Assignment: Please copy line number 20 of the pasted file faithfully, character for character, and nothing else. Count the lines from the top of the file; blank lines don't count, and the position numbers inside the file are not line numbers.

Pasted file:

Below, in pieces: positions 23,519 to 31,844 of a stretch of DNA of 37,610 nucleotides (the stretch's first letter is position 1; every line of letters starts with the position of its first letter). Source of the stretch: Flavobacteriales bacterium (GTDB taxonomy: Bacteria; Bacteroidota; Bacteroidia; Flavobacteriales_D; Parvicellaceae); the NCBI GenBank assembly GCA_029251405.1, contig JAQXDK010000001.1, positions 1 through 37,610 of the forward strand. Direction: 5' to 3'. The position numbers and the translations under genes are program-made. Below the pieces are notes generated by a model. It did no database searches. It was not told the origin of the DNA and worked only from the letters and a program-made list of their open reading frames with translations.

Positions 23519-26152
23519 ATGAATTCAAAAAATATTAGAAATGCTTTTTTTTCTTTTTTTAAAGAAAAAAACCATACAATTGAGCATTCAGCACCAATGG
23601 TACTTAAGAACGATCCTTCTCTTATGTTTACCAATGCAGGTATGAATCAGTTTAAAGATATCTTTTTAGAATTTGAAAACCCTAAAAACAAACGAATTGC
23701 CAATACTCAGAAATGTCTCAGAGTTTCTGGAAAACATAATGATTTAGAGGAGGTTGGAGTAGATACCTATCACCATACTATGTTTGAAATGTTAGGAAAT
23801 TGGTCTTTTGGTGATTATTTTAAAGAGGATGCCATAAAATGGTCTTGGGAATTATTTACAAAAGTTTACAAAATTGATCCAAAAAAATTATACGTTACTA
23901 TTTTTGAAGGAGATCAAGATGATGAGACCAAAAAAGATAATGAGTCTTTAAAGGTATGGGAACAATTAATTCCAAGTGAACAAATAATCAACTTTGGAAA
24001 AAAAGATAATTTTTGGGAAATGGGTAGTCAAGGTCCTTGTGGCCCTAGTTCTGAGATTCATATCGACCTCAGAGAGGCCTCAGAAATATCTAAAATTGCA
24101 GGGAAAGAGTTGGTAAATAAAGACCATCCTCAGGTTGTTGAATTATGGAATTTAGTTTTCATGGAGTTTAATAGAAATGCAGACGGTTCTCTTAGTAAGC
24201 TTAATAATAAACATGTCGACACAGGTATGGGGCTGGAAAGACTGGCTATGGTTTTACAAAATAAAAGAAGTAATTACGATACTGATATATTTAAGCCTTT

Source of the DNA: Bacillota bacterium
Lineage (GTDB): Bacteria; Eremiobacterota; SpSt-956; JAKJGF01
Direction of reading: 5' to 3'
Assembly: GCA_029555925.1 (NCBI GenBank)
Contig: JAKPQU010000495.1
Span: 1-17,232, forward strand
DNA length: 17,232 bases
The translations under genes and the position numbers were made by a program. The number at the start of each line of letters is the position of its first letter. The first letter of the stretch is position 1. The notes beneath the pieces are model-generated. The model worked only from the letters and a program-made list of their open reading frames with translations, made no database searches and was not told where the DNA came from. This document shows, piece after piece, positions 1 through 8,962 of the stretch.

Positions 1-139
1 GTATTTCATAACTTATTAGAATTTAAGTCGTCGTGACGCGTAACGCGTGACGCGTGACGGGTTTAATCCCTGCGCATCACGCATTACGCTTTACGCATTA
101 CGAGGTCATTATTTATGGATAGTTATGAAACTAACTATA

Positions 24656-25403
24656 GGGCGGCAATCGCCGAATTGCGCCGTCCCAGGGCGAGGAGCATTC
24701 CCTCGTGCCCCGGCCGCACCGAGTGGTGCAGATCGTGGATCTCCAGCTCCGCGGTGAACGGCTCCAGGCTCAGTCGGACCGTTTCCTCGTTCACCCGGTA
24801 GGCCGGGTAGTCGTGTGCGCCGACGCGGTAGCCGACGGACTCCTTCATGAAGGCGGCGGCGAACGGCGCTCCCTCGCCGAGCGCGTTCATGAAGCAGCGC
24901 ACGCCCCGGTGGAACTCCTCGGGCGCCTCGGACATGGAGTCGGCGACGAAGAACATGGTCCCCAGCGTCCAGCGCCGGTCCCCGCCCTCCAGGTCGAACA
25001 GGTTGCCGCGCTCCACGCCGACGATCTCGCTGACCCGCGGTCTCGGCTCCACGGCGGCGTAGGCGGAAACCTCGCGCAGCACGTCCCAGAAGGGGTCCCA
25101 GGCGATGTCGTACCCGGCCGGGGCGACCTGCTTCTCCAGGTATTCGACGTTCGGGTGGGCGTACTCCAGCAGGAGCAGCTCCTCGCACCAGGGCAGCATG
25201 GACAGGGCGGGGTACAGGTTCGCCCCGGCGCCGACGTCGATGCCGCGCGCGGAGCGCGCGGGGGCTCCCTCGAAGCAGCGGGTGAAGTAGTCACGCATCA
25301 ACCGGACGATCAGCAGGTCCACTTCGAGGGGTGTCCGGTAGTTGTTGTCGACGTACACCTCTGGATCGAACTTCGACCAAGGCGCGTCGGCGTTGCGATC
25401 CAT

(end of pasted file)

1 GTATTTCATAACTTATTAGAATTTAAGTCGTCGTGACGCGTAACGCGTGACGCGTGACGGGTTTAATCCCTGCGCATCACGCATTACGCTTTACGCATTA